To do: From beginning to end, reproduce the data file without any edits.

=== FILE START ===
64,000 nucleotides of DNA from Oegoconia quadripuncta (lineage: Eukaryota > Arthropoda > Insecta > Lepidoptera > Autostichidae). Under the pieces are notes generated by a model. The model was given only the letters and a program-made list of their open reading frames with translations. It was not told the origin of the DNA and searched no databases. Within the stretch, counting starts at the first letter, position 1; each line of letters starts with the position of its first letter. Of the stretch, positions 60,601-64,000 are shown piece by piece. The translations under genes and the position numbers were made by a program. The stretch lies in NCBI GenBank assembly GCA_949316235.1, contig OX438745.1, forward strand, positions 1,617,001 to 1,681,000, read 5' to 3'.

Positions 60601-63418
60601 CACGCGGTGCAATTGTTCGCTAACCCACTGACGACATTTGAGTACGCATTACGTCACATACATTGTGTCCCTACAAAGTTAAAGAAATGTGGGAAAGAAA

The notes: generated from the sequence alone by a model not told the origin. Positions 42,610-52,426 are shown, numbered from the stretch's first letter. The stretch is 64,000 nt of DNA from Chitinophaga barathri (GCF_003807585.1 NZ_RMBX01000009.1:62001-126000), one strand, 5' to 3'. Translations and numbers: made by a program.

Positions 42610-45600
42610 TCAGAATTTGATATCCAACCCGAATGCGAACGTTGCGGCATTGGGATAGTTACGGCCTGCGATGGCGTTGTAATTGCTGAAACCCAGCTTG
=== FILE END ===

64,000 nucleotides of DNA from Oegoconia quadripuncta (lineage: Eukaryota > Arthropoda > Insecta > Lepidoptera > Autostichidae). Under the pieces are notes generated by a model. The model was given only the letters and a program-made list of their open reading frames with translations. It was not told the origin of the DNA and searched no databases. Within the stretch, counting starts at the first letter, position 1; each line of letters starts with the position of its first letter. Of the stretch, positions 60,601-64,000 are shown piece by piece. The translations under genes and the position numbers were made by a program. The stretch lies in NCBI GenBank assembly GCA_949316235.1, contig OX438745.1, forward strand, positions 1,617,001 to 1,681,000, read 5' to 3'.

Positions 60601-63418
60601 CACGCGGTGCAATTGTTCGCTAACCCACTGACGACATTTGAGTACGCATTACGTCACATACATTGTGTCCCTACAAAGTTAAAGAAATGTGGGAAAGAAA

The notes: generated from the sequence alone by a model not told the origin. Positions 42,610-52,426 are shown, numbered from the stretch's first letter. The stretch is 64,000 nt of DNA from Chitinophaga barathri (GCF_003807585.1 NZ_RMBX01000009.1:62001-126000), one strand, 5' to 3'. Translations and numbers: made by a program.

Positions 42610-45600
42610 TCAGAATTTGATATCCAACCCGAATGCGAACGTTGCGGCATTGGGATAGTTACGGCCTGCGATGGCGTTGTAATTGCTGAAACCCAGCTTG